Accuracy is something that is always important in vertexing, since most vertexes are made to look like characters not naturally included in the game. I usually only get severe with this if the model's overall appearance does not match the character in question a good example of this is the vertex off Goemon from "Legend of the Mystical Ninja" on Ness. The head looks okay, somewhat, but the overall model's appearance is still Ness. This also applies to the vertex's textures, and the texture also falls under the same scrutiny as a normal texture alone.

Clipping occurs when one part of a model goes through another part, like a hand through the head, or a leg through something else. This issue doesn't often occur, but should be noted if it does.

Texture stretching is a common problem with a lot of vertexes, and as such should be minimized as much as possible. This should be noted if the vertex contains a lot of stretching.

Now we come to Stage Hacks.

Stage Hacks

This section will be short for one reason: it is merely a [censored]tail (mainly) of vertexing and texturing. The other things to consider are whether the collisions are correct, and whether they have errors that cause freezing or not. Otherwise, Stage Hacks really fall under the aforementioned guidelines I gave. Now for the last kind of hack I really critique...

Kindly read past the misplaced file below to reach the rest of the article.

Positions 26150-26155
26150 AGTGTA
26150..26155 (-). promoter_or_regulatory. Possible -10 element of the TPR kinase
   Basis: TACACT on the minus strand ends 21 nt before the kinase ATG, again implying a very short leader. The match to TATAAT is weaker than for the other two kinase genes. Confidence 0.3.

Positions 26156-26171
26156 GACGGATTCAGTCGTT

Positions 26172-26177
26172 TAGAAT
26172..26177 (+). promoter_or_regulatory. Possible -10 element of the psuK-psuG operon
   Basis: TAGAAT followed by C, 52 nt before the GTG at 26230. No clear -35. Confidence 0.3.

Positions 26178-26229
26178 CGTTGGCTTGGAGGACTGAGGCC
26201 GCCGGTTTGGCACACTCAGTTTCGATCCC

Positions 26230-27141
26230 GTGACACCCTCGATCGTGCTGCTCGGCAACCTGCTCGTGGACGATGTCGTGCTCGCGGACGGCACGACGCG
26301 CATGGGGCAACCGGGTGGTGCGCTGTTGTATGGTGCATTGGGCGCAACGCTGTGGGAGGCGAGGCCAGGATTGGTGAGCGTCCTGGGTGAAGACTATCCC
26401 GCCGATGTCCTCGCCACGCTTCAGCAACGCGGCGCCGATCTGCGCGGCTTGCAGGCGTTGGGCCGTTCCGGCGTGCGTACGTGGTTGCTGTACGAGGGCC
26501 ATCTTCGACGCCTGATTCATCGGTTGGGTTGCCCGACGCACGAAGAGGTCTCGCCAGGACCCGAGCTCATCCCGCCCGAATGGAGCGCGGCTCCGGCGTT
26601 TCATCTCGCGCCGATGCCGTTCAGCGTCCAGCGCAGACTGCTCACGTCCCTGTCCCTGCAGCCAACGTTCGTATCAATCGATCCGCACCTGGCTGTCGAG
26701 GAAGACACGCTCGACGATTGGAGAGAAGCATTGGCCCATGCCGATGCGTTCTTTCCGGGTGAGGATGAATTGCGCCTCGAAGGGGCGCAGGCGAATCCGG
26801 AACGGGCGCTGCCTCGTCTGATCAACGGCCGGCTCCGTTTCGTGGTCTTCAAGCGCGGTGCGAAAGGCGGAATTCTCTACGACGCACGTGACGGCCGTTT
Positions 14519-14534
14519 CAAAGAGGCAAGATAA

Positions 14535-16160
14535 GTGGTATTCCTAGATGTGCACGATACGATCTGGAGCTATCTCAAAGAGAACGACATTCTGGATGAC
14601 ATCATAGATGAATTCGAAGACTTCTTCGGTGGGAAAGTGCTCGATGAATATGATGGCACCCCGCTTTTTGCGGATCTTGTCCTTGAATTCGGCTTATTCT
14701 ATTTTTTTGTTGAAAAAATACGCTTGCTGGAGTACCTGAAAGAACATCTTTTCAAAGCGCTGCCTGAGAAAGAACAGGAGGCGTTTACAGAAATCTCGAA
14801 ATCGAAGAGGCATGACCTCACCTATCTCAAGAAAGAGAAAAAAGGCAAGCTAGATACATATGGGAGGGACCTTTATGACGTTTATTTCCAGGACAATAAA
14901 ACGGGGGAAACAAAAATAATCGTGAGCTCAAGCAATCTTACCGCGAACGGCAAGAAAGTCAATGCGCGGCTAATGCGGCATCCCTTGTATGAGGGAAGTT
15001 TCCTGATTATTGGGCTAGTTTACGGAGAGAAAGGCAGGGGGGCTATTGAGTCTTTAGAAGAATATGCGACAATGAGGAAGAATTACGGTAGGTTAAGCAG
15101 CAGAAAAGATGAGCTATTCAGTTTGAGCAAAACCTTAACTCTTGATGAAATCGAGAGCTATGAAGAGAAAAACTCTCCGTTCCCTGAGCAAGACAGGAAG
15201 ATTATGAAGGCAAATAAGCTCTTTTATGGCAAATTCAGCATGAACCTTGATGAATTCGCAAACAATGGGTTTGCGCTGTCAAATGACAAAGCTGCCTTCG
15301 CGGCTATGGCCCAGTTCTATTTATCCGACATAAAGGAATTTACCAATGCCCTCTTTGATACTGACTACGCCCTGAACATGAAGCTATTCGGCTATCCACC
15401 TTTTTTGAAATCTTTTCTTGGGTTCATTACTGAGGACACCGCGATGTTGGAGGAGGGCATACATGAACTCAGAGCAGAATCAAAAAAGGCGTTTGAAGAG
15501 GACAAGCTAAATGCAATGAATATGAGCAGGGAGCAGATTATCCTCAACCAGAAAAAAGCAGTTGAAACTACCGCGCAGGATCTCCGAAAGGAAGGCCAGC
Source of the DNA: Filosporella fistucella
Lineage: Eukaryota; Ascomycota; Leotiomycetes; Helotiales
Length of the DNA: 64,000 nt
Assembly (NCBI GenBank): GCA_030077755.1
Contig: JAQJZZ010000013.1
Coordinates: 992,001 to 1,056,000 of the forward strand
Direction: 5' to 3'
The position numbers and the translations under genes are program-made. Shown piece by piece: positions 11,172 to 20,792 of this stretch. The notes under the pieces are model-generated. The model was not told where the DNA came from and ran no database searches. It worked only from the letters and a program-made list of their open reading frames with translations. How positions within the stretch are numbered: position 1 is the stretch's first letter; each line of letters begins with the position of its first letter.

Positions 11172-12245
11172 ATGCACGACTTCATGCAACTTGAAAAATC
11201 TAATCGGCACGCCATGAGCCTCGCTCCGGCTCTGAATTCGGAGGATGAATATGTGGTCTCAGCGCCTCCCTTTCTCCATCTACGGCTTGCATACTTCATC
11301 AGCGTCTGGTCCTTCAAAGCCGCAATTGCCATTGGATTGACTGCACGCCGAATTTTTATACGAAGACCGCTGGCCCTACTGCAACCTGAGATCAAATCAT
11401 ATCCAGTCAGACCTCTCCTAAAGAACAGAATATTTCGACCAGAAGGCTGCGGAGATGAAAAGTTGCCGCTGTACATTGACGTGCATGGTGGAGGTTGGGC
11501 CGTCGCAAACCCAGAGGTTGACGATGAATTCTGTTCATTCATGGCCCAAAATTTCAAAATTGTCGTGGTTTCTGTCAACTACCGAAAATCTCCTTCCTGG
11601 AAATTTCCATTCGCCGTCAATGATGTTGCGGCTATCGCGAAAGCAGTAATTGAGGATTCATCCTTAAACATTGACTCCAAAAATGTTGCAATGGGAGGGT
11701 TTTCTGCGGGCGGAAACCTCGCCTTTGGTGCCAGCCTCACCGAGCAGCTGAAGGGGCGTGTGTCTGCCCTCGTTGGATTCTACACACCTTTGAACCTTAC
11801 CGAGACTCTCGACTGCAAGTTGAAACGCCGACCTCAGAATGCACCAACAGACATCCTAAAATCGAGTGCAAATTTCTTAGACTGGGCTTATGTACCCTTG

Model Rigging

The newest addition to Brawl hacking, and with new kinds of hacking come lower standards...for MOST people. Not for me. Model rigging involves directly taking models and rigging the bones of Brawl characters to them. This comes with a single inherent problem that most all current model rigs have:


When I talk about naturalness, I am talking about: does the model that has been rigged move according to the models anatomy? This is very important in model rigging, because the bones and the way they are rigged not only affect how the model moves, but also the overall appearance of a model in some cases. Two models I have critiqued recently: Zero and X, are two examples of naturalness, one moreso than the other.